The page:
The total blocking time of any page is the sum of blocking time for each long task that occurs between FCP (First contentful paint) and TTI (Time to interactive).
TBT is usually a lab metric that can be understood by auditing the lighthouse performance.
Here is an example of how total blocking time is calculated.
Let us take the main thread has 5 tasks with 200 ms, 100 ms, 50 ms, 30 ms, and 155 ms as task duration.
As we have mentioned earlier, a long task (more than 50 ms) is what is calculated as blocking time.
So, the blocking time are as follows:
Task 1 – 150 ms
Task 2 – 50 ms
Task 3 – 0 ms
Task 4 – 0 ms
Task 5 – 105 ms
So, the Total Blocking Time (TBT) is 305 ms.
How to Check the TBT and the Long Task?
The best way to audit the total blocking time (TBT) is by
- Page Speed Insight
- Chrome DevTools
- WebPage Test
Inspect your webpage with a right click. By doing this you get access to Chrome DevTools Performance and Lighthouse. Let’s decode every tool to understand the TBT of the website.
Page Speed Insight:
Chrome DevTools Performance Audit:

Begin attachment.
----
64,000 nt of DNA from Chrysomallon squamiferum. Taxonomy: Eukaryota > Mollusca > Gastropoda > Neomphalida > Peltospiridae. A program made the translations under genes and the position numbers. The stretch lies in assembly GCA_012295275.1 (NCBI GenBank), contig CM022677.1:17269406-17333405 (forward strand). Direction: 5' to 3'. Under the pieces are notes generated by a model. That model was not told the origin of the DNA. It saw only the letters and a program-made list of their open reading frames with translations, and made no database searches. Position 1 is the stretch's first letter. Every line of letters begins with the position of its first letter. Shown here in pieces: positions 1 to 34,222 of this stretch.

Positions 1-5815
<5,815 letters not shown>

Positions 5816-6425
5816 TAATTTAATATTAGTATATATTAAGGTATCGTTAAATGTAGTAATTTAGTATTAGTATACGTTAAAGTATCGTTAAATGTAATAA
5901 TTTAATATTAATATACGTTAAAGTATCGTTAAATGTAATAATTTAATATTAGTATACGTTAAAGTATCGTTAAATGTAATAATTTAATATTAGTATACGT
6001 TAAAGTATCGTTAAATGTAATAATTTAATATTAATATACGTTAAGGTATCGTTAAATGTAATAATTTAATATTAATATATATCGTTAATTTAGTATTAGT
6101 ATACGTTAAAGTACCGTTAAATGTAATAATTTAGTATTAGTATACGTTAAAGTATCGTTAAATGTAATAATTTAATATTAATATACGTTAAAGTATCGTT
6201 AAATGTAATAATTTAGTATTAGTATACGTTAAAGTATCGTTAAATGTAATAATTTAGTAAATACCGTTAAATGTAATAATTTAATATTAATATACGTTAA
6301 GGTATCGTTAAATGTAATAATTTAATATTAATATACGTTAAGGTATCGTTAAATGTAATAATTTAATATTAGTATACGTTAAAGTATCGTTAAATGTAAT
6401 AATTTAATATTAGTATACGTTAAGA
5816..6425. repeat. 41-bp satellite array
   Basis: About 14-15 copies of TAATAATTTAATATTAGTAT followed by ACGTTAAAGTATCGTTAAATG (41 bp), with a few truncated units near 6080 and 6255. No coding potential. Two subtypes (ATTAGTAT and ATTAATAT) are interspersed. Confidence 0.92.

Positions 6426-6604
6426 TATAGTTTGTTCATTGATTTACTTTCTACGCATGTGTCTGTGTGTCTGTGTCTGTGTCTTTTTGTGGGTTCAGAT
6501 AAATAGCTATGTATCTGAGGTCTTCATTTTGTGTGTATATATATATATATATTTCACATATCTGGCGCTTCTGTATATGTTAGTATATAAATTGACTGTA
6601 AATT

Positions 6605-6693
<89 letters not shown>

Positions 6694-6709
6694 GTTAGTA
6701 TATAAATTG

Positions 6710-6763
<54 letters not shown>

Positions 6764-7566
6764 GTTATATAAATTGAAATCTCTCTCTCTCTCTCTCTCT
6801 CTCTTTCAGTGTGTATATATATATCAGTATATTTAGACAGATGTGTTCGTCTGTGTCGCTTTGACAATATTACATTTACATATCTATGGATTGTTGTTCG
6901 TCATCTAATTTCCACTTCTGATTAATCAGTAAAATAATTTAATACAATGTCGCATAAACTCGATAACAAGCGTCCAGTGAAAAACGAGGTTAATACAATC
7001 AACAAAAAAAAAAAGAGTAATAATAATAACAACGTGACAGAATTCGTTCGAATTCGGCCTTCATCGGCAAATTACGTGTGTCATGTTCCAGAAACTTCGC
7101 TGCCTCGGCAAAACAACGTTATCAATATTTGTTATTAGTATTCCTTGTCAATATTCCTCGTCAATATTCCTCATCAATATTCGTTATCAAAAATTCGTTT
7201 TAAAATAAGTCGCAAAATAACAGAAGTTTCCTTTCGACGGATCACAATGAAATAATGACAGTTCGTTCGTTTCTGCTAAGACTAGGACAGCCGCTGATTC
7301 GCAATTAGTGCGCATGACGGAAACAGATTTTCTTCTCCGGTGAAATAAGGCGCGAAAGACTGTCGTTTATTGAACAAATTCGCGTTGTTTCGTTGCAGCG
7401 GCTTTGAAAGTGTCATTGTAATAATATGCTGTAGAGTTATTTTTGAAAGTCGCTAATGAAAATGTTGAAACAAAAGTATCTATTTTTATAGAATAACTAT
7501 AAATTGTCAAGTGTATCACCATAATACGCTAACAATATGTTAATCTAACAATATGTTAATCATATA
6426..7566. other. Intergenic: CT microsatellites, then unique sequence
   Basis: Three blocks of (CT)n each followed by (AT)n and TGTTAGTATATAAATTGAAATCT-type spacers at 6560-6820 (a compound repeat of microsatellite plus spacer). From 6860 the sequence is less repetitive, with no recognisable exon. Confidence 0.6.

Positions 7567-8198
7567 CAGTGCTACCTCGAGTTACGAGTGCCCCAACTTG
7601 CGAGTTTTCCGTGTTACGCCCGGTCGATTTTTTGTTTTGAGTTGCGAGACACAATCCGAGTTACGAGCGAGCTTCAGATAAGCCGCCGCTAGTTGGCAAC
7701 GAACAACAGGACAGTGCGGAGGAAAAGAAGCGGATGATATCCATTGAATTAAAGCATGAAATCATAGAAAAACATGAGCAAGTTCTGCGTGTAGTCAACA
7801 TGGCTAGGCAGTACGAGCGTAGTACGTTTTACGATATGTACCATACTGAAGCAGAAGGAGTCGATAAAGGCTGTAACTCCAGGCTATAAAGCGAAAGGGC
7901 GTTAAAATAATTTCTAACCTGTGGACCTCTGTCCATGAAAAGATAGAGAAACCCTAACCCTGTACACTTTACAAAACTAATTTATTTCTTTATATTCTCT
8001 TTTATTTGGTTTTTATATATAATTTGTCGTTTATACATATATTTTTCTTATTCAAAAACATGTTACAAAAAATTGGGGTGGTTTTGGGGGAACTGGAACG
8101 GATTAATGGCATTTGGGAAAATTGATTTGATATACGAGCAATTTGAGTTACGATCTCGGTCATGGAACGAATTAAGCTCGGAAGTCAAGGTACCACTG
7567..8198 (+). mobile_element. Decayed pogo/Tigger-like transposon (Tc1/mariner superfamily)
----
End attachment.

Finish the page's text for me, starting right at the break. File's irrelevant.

Now, click on the Record button and wait till the chrome browser completes its audit.
An analysis of the page’s performance will be provided to you. Color-coded tasks appear in the “Main” section. Long Tasks are gray tasks with a small red overlay. Hovering over it will show you how much time it takes.
Post that, you can select the bottom up option to check the detailed description of the long task.
Lighthouse from DevTools:
Same as Performance in DevTool, right-click on the chrome browser, and select the option to inspect. You will get the same screenshot as above.
When you press the forward arrow button at the top, you will be provided with various options. Please select lighthouse.
Select all the necessary categories, and press Analyze page load.
You will get a report of the same as page speed insight with web vital metrics and diagnostic recommendations.
How to Fix Total Blocking Time?
Before moving forward to understand the procedure, you should understand the reason that causes the long task.
- Heavy main thread loading
- Usage of third party code
Here are a few steps to fix the Total Blocking Time (TBT) issues.
3. Eliminate Render Blocking Resources:
Basically, third-party tracking codes such as Facebook pixel, Google tag manager, hotjar, etc. are render-blocking resources.